Saboteura have blasted a hole in a section of the Trans-Alaska crude-oil pipeline near Fairbanks in Alaska, forcing its closure.
AERIAL VIEW: Pipeline.
AV: Repair work undeway on pipeline. (3 SHOTS)
AV PAN ALONG: Pipeline showing vehicles and general terrain.
The pipeline is owned by eight major international oil companies operating in the 200 square mile (520 square kilometre) North Slope Field. In its first three months, it was closed a reported five times because of a nitrogen leak, fires and explosion, a damaged valve and inadequate welds on the line inside the terminal area.
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Background: Saboteura have blasted a hole in a section of the Trans-Alaska crude-oil pipeline near Fairbanks in Alaska, forcing its closure.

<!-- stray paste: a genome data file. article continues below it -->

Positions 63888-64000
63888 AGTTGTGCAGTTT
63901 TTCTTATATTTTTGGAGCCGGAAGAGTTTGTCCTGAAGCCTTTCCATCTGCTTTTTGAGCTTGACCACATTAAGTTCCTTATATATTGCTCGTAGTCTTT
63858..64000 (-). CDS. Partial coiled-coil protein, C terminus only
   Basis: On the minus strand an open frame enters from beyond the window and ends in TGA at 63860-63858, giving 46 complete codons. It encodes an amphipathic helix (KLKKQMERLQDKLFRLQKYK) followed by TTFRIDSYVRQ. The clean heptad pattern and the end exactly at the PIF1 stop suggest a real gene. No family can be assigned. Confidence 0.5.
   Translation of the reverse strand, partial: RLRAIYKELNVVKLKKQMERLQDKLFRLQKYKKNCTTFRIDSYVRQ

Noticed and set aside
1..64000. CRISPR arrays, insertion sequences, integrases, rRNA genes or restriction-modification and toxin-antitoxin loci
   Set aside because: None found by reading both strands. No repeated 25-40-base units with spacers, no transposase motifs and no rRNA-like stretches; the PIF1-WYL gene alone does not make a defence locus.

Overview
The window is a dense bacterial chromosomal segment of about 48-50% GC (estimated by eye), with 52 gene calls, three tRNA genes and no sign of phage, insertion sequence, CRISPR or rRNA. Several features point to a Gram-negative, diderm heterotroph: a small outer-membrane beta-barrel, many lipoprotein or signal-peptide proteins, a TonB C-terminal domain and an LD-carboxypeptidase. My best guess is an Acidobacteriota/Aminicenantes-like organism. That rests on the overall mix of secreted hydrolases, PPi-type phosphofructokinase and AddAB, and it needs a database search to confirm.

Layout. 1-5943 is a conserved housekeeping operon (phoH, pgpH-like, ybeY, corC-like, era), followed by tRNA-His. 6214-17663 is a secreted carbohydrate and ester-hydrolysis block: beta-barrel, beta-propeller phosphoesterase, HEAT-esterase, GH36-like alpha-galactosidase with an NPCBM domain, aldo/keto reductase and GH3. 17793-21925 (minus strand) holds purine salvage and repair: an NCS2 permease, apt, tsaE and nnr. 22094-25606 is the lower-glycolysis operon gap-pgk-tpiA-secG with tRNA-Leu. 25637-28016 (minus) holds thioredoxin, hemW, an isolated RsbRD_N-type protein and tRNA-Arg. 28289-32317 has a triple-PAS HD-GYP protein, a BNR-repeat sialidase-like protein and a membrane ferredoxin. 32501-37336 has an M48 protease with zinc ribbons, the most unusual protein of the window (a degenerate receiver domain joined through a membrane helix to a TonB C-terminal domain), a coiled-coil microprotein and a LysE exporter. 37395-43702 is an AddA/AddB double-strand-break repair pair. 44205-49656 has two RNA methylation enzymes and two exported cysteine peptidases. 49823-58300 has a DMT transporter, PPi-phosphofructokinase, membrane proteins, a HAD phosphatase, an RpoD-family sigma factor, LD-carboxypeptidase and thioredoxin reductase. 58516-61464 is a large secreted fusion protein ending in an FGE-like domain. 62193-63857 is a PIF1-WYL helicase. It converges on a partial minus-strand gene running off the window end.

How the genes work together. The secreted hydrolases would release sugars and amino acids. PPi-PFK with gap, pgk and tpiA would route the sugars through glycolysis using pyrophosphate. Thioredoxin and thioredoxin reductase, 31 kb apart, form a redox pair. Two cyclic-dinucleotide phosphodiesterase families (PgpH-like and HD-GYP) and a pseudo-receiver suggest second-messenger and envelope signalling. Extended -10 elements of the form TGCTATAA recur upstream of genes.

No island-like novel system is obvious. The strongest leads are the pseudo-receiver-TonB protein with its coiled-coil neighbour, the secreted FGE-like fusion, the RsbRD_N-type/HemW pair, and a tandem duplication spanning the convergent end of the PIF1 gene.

SYNOPSIS: This was the second act of sabotage to hit the 800 mile (1,200 km) pipeline since it opened last July. An oil leak was spotted by a pilot and the oil flow shut down. Troops and police travelled from nearby Fairbanks and discovered the hole and been caused by an explosive device. The hole was only two inches in diametre, but several thousand gallons of oil spilled over four acres of forest land before the flow was halted.
The hole was plugged after five hours and the Alaska Pipeline Service Company hoped to have oil flowing again by mid-day on friday (17 February).
The normal flow through the lines which runs from Prudhoe Bay in the north to a terminal at Valdes is 740,000 barrels a day. Last July a similar bomb attack on the line damaged only insulation. The pipeline was opened after long legal battles with environmentalists. It is not known who was responsible for the attacks.